But there's more to be said about Household. During the Oct. 11 conference call, Household's new director of compliance Jim Kaufman, until recently the Pennsylvania Banking Commissioner, stated that Household will implement a "secret shopper" program in which testers will do through the entire lending process; it will be run by Ernst & Young. The use of the term "secret" rather than "mystery shopping" was in clear reference to CitiFinancial's so-called mystery shopping, which ICP exposed earlier this year as far from mysterious: branches were told when the tests would be conducted (by Barry Leeds & Associates), and what they'd be tested for. The stock analysts' concerns in this regard were limited to costs: how many people would have to be hired, how would it impact on Household's earnings. Household announced that it is selling its savings bank, and that it expects to make up for a reduction in fees by charging higher interest rates. Household's Dave Schoenholtz said, "Adoption of our best practices will cost us about a dime." He meant ten cents a share, estimated to rise to thirty cents a share in 2005.

    The analyst from J.P. Morgan Chase asked if the settlement affected Household's high-rate tax Refund Anticipation Loans (or RALs), made with H&R Block. No, Aldinger and Schoenholtz responded.

    On October 7, ICP and others participated in an informal meeting held by the Office of Thrift Supervision on H&R Block's application to charter a savings bank. Some background: ICP timely protested H&R Block's application on May 26, 2002; the issues raised included whether sufficient consumer protection safeguards exist in Option One's subprime lending (which would be a major activity of the proposed thrift); H&R Block's high-rate tax RALs, etc.. ICP also noted that the OTS' response to ICP's May 10, 2002, Freedom of Information Act request for the entire application had been incomplete.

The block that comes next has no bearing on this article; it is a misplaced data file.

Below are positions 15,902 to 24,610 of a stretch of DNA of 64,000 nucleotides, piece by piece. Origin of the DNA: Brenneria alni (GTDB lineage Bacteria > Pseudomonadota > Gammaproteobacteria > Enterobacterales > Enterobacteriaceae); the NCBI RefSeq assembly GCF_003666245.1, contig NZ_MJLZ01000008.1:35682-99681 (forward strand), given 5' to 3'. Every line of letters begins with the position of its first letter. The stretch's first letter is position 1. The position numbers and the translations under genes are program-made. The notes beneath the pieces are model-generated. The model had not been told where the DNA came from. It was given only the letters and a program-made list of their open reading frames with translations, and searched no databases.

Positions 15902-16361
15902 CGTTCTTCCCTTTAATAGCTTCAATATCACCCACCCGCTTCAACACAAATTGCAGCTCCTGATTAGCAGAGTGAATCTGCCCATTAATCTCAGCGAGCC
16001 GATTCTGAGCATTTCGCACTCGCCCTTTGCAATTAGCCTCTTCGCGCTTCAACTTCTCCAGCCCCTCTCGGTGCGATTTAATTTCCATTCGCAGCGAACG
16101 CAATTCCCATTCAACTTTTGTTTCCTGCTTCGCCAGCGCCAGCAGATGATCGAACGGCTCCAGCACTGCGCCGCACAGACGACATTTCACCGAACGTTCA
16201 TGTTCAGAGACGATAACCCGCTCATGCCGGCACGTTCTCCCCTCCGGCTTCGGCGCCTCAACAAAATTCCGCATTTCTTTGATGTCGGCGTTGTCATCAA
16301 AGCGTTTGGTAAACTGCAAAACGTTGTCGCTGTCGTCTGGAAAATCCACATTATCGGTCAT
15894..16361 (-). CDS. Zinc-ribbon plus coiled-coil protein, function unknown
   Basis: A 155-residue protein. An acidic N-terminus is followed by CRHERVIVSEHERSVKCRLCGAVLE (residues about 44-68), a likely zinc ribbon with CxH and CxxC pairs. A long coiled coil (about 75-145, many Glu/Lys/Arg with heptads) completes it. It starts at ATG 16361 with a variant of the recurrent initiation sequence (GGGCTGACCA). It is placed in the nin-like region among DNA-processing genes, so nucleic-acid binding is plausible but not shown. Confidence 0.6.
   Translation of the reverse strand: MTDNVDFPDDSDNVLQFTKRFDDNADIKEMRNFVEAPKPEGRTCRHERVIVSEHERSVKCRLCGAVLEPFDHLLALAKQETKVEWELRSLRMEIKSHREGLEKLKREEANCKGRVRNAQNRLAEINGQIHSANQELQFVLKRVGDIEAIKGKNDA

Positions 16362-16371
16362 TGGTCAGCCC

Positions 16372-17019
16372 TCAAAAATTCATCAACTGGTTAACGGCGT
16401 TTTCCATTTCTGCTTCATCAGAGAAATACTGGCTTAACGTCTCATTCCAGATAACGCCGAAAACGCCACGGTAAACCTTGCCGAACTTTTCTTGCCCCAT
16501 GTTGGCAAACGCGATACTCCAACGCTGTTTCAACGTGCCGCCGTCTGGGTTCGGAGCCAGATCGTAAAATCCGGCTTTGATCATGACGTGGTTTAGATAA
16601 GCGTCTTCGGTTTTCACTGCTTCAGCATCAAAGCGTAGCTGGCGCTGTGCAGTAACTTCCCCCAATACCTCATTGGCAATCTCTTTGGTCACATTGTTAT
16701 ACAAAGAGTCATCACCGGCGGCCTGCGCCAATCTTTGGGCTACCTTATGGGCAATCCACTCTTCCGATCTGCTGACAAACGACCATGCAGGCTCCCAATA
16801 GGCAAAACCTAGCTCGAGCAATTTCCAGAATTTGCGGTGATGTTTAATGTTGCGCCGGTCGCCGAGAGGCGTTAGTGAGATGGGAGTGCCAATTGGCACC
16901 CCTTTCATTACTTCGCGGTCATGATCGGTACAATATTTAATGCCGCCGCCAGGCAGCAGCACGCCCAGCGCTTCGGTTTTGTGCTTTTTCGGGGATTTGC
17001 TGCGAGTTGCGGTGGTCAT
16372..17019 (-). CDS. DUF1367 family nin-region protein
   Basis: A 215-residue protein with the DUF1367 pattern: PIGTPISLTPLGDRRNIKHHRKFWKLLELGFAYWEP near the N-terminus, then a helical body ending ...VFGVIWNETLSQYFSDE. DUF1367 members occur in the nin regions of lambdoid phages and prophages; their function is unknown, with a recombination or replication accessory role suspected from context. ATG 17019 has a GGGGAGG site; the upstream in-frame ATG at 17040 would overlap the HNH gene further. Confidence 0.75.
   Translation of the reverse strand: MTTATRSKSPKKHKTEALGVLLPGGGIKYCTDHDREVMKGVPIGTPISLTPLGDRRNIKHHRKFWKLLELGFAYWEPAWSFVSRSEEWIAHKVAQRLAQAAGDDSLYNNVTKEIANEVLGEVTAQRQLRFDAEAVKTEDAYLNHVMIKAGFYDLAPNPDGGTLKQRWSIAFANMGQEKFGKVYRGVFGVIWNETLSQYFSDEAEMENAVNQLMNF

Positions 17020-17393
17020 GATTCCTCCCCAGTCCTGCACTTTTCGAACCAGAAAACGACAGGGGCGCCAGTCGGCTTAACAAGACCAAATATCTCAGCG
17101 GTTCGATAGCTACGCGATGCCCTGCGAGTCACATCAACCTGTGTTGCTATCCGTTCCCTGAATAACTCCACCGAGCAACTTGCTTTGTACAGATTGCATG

On October 4, ICP received by fax a ruling on its FOIA appeal, stating that certain information including a list of litigation involving the applicants would now be released. Specifically, the ruling from OTS Special Counsel Dirk S. Roberts states that "I have determined to release redacted versions of two confidential exhibits listing litigation involving the applicants... [C]ase name and index number are themselves public information... The information I have determined to release will be provided to you by mail early next week with the hard copy of this letter."

    On October 7, the OTS conducted the informal meeting in this matter. Among with ICP, CRA, NCLC and CFA participated. H&R Block faxed a copy of its "new" RAL disclosure to several commenters (but not ICP), and explicitly asked that the disclosure "not show up on Web sites" (presumably this one). Okay, then, just a summary: ICP asked if Option One even offers a "prime" mortgage product, and directed the OTS to a troubling decision concerning H&R Block's RALs issued earlier this year by the U.S. Court of Appeals for the Seventh Circuit.

    At the conclusion of the informal meeting, ICP emphasized that the formal meeting should not be held until H&R Block firms up its positions on the issues raised, and until ICP has had sufficient time to review the litigation list, which it requested on May 10, 2002. ICP asked H&R Block if it would provide summary information about the cases, in order to expedite the process. H&R Block has not provided any such information.